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Five more episodes—that’s all that’s left for Don Draper. It’s been a magical ride through the 1960’s as Don’s meticulously constructed life has been woven into the significant events of the decade. The first half of the last season ended with the moon landing—a hopeful end to a decade that seemed to spiral out of control. The last few episodes leaped into the ugly 1970’s. I can say it because I was born in 1974. My early childhood was spent in rooms with thick brown carpet and walls plastered with paneling. My clothes were usually some kind of awful plaid, and the hair styles were…I’ll just call it interesting. Madmen picks up on this ugliness—the big mustaches, the polyester pants, and the paneling. Everyone seems to be affected by it, except Don Draper of course.
The trajectory of the show is fairly clear—Don’s life, the life he literally constructed and sold, is unraveling. The genius of the show is the use of images, shots, and recurring symbols. The last three episodes have ended the same way, with shots of Don alone, alienated from his family, his lovers, increasingly his work, even his apartment. Everything points to the death of Don Draper. Not literally of course, my guess is the show will end Soprano’s style, leaving everyone guessing as to Don’s fate. Metaphorically? Symbolically? Don will die. In many ways he’s already dead. It’s been a slow, steady, progressive death, the worst form of death that anyone like Don Draper can fathom—becoming irrelevant.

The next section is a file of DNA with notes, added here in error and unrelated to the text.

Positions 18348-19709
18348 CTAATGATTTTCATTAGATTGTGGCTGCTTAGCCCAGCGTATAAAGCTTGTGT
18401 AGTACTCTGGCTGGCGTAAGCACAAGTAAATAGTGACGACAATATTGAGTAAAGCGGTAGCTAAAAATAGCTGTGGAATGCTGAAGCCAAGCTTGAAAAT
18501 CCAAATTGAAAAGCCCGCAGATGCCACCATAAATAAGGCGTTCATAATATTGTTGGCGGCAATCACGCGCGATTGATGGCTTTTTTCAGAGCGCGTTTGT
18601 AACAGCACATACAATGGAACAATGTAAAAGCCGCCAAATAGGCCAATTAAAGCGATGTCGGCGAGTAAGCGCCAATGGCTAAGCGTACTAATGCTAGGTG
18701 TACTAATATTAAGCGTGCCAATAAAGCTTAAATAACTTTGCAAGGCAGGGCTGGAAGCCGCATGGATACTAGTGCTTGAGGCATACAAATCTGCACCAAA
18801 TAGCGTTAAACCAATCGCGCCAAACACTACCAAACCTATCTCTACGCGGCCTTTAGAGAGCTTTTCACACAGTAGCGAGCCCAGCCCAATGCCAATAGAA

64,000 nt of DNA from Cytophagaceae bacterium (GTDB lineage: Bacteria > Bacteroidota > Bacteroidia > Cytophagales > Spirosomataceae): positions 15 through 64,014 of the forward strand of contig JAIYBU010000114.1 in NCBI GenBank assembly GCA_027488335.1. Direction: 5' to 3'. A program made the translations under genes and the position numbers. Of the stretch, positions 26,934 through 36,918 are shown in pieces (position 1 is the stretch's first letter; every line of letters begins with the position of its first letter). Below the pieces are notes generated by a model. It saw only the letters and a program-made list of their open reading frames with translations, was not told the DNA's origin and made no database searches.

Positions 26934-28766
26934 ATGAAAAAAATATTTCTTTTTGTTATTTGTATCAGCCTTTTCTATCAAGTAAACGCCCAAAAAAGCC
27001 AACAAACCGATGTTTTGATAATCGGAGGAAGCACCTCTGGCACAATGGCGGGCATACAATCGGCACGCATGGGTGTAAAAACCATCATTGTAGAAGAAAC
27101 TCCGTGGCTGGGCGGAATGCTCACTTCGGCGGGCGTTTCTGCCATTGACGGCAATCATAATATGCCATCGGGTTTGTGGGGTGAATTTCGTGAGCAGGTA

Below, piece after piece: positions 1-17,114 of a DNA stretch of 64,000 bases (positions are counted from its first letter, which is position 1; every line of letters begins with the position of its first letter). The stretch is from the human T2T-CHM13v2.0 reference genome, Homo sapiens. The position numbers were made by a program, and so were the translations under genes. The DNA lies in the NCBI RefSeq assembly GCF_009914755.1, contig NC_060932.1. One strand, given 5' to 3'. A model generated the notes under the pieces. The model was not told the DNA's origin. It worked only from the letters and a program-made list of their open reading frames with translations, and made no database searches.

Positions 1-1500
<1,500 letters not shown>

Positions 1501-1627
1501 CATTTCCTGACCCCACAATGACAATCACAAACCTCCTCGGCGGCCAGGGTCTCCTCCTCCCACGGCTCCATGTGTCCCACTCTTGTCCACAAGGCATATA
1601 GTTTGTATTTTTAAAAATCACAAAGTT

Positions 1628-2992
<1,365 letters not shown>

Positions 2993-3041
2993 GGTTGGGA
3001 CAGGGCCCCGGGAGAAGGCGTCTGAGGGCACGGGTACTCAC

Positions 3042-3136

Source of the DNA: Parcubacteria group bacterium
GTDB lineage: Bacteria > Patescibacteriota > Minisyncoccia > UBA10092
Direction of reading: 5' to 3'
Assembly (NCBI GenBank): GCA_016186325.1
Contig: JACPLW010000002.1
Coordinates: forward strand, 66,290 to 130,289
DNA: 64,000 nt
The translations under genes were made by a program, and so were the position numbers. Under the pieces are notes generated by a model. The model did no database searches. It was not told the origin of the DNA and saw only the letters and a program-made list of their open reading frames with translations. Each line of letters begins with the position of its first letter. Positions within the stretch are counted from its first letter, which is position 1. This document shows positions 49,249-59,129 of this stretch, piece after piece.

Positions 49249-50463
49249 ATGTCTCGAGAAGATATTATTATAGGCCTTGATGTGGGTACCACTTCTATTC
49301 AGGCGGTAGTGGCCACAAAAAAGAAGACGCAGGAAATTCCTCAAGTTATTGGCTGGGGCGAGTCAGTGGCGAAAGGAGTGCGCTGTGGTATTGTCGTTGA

All of our life is spent trying to make something of ourselves. Friendships, family, careers, hobbies—all of it an attempt at some form of relevancy. We all want to matter, we all want to believe the world would be a different place if we weren’t around. All of us like to think that we have something to contribute, we have something unique to say, something important. And so we live with the illusion of relevancy, beating back the truth as best we can, fighting off this nagging feeling that maybe time has passed us by. Unable to accept that our cultural clock is slowing down, the batteries dying. This is the beauty of Madmen. Not the excess, not the beautiful people living the high life, but the inevitable unraveling of everything we create. All of it… our work, our play, the identity we project and construct for the world to see and read about online—it all comes undone in the end.
I know what you’re thinking: Lief’s having a midlife crisis. Maybe you’re right. A knee surgery, a blood clot that won’t go away, an MRI… it makes you think. What happens when the things that once gave a sense of joy are now met with indifference? What happens when an important part of our identity is stripped away? Is this the effect of sin? Or is this simply what it means to live as a finite human being? I’m not sure…but I’m not upset, and I haven’t gotten a tattoo—not yet anyway. I guess I’m content to let life take its course—to go the way of Don Draper.